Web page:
Forms (3) and (4) can also be used as an abbreviation for General_Category. For example: \p{Lowercase_Letter} is an abbreviation for \p{General_Category=Lowercase_Letter}

Important: In order to use property escapes, regular expressions must have the flag /u. Prior to /u, \p is the same as p.

Details  

Things to note:

  • Property escapes do not support loose matching. You must use aliases exactly as they are mentioned in PropertyAliases.txt and PropertyValueAliases.txt
  • Implementations must support at least the following Unicode properties and their aliases:
    • General_Category
    • Script
    • Script_Extensions
    • The binary properties listed in the specification (and no others, to guarantee interoperability). These include, among others: Alphabetic, Uppercase, Lowercase, White_Space, Noncharacter_Code_Point, Default_Ignorable_Code_Point, Any, ASCII, Assigned, ID_Start, ID_Continue, Join_Control, Emoji_Presentation, Emoji_Modifier, Emoji_Modifier_Base.

Examples  

Matching whitespace:

> /^\p{White_Space}+$/u.test('\t \n\r')
true

Matching letters:

> /^\p{Letter}+$/u.test('πüé')
true

Matching Greek letters:

> /^\p{Script=Greek}+$/u.test('μετά')
true

Matching Latin letters:

> /^\p{Script=Latin}+$/u.test('Grüße')
true
> /^\p{Script=Latin}+$/u.test('façon')
true
> /^\p{Script=Latin}+$/u.test('mañana')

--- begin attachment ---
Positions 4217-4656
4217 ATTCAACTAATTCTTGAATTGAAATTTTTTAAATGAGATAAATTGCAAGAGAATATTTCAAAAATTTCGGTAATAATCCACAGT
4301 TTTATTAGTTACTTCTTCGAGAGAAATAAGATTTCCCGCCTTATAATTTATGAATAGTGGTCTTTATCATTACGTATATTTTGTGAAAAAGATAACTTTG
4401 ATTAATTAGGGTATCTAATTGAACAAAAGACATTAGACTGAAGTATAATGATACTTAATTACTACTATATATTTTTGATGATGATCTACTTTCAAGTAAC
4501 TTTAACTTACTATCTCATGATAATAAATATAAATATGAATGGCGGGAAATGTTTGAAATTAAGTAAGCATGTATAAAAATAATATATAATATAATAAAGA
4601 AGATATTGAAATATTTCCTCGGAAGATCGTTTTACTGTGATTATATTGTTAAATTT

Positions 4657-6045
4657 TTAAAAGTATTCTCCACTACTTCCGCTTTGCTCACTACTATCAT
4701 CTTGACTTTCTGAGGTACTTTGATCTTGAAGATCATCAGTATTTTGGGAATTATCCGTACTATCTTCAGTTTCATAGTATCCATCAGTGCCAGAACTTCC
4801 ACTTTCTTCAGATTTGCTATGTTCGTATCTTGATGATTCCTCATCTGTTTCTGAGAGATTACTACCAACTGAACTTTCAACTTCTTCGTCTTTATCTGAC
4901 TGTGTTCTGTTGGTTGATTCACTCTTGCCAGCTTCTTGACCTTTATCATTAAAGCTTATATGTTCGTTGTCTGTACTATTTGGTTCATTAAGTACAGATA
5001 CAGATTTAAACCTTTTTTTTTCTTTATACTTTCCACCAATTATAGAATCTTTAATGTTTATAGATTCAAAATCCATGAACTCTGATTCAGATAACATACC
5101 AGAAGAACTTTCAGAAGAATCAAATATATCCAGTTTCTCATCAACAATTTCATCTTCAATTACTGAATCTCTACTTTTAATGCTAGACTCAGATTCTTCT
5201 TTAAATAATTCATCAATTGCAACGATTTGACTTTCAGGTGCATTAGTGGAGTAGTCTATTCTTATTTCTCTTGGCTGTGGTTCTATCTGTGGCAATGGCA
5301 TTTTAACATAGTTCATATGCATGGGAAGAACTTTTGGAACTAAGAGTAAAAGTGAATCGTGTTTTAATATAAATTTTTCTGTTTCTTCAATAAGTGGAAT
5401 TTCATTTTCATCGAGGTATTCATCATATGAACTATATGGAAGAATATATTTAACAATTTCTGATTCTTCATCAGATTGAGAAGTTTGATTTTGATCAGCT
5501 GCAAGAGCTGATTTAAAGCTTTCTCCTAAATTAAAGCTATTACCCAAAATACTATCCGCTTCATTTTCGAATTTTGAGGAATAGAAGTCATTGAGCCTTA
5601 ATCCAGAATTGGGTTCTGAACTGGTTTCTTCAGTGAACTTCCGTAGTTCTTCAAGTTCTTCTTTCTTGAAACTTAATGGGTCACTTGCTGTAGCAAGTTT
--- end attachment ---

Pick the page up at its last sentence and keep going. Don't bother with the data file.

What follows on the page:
true

Matching lone surrogate characters:

> /^\p{Surrogate}+$/u.test('\u{D83D}')
true
> /^\p{Surrogate}+$/u.test('\u{DE00}')
true

Note that Unicode code points in astral planes (such as emojis) are composed of two JavaScript characters (a leading surrogate and a trailing surrogate). Therefore, you’d expect the previous regular expression to match the emoji 😀, which is all surrogates:

> '😀'.length
2
> '😀'.charCodeAt(0).toString(16)
'd83d'
> '😀'.charCodeAt(1).toString(16)
'de00'

However, with the /u flag, property escapes match code points, not JavaScript characters:

> /^\p{Surrogate}+$/u.test('😀')
false

In other words, 😀 is considered to be a single character:

> /^.$/u.test('😀')
true

Trying it out  

V8 5.8+ implement this proposal, it is switched on via --harmony_regexp_property:

  • Node.js: node --harmony_regexp_property
    • Check Node’s version of V8 via npm version
  • Chrome:
    • Go to chrome://version/
    • Check the version of V8.
    • Find the “Executable Path”. For example: /Applications/Google Chrome.app/Contents/MacOS/Google Chrome
    • Start Chrome: '/Applications/Google Chrome.app/Contents/MacOS/Google Chrome' --js-flags="--harmony_regexp_property"

Further reading  

JavaScript:

The Unicode standard: